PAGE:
Samsung Electronics may have a dizzying array of tablets on sale, but for customers seeking its flagship products, the answer is simple.
"If you're a Galaxy S fan, the (Galaxy Tab S) is the tablet for you," Nick DiCarlo, a product and marketing executive with Samsung's US mobile business, said in an interview on Thursday.
Samsung yesterday-- which comes with either an 8.4- or 10.5-inch display -- at a high-profile launch event at Madison Square Garden's theater in Manhattan. The tablet boasts a brighter and more vivid display, which Samsung was eager to demonstrate, stacking its Tab S next to Apple's iPad for direct comparisons.
The Galaxy Tab S represents Samsung's flagship product, the "S" signifying a link to the company's popular Galaxy S franchise of premium smartphones. With the Tab S, Samsung hopes to emulate its success in smartphones, where it overtook Apple on the strength of its Galaxy S line. While the company has had more than a dozen tablets on the market, it didn't believe it had a true marquee product until now.
"There was a clear gap in the flagship space that we wanted to fill," DiCarlo said.
The announcement -- as evidenced by its willingness to draw comparisons to the iPad -- marks a clear shot across the bow at Apple. While many other companies have sought success in creating budget tablets that retail for $300 or less, Samsung has stuck to its guns with its premium pricing.
The base Wi-Fi-only 10.5-inch Tab S costs $500, while the 8.4-inch version costs $400, comparable to Apple's line-up.
Samsung plans on marketing the Tab S aggressively, according to DiCarlo.
"We're going to go big," he said.
DiCarlo wouldn't go so far as to say Samsung would spend as much as it did promoting its Galaxy S smartphone line, noting that it was too early to tell and that the tablet business was different than the smartphone business.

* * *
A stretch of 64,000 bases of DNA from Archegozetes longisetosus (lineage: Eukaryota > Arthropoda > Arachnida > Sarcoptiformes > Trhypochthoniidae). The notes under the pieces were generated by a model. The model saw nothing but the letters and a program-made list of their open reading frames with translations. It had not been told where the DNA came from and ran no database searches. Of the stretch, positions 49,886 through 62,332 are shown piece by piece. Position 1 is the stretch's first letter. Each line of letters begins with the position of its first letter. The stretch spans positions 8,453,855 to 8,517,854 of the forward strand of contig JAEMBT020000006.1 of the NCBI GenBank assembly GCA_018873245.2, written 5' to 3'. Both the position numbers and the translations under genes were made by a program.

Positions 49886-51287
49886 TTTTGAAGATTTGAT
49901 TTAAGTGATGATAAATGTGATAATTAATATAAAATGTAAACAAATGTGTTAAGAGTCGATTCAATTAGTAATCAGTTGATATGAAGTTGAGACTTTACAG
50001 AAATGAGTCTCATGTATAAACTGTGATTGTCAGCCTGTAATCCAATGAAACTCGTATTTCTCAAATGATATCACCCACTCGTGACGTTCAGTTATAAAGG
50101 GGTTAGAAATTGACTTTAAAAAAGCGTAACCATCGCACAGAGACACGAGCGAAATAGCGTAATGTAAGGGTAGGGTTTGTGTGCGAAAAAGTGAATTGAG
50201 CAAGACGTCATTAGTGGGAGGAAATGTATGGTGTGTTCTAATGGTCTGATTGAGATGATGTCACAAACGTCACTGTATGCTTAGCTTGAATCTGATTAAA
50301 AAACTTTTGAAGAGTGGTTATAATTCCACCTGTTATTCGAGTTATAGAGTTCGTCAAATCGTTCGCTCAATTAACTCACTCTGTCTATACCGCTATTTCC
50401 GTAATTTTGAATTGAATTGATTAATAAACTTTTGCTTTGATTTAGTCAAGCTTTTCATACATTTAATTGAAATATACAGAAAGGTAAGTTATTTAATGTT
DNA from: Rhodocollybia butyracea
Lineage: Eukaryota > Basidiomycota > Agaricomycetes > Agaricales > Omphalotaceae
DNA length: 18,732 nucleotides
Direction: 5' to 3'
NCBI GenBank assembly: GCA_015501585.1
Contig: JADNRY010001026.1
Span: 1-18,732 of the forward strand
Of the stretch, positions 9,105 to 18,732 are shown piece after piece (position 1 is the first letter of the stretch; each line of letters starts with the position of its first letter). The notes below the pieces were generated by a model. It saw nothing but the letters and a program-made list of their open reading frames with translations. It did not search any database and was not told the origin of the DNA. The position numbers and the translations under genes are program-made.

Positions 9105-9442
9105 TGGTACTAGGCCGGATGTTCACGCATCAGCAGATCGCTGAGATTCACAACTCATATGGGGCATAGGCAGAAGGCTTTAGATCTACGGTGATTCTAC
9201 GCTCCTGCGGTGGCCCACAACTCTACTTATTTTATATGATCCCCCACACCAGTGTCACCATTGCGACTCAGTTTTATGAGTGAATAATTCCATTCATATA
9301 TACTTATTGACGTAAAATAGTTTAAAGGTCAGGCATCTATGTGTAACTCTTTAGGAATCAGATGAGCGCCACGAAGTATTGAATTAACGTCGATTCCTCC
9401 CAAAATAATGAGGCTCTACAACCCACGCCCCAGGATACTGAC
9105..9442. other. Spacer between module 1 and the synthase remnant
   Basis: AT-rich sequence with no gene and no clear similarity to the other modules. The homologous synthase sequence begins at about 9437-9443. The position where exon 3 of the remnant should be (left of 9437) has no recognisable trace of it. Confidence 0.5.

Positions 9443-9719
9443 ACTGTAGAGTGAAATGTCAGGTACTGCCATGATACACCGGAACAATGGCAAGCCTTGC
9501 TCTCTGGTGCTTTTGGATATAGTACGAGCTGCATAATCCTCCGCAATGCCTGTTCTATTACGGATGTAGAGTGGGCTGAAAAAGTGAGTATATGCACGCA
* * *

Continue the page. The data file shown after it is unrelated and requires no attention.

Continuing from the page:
He added that the tablet's launch in July would mean it would be ready for the critical back-to-school selling season.
More recently, the tablet business has been one facing questions about whether its momentum was slowing. Industry shipments of tablets missed disappointed in the first quarter, according to IDC, noting that growth slowed to just 3.9 percent from a year ago.
Apple, a key proxy for the tablet market, saw its shipments decline by 16 percent from a year ago in the first quarter, which the company chalked up to inventory issues that will eventually cleared up.
Samsung, at least, has reason to be hopeful. Its first-quarter shipments rose 32 percent in the same period.
"There are some manufacturer-specific dynamics that make the business difficult for different people," DiCarlo said.
Despite Samsung's optimism, Apple continues to hold the leadership position in market share for tablets. While the iPad has become an iconic device easily recognizable in public, few Samsung tablets have so far stood out.
As for the rest of its portfolio, DiCarlo said that even if they don't garner the same attention, there remains a market for its wide array of options.
Still, he said the "weight of the marketing will be centered here," referring to the Tab S.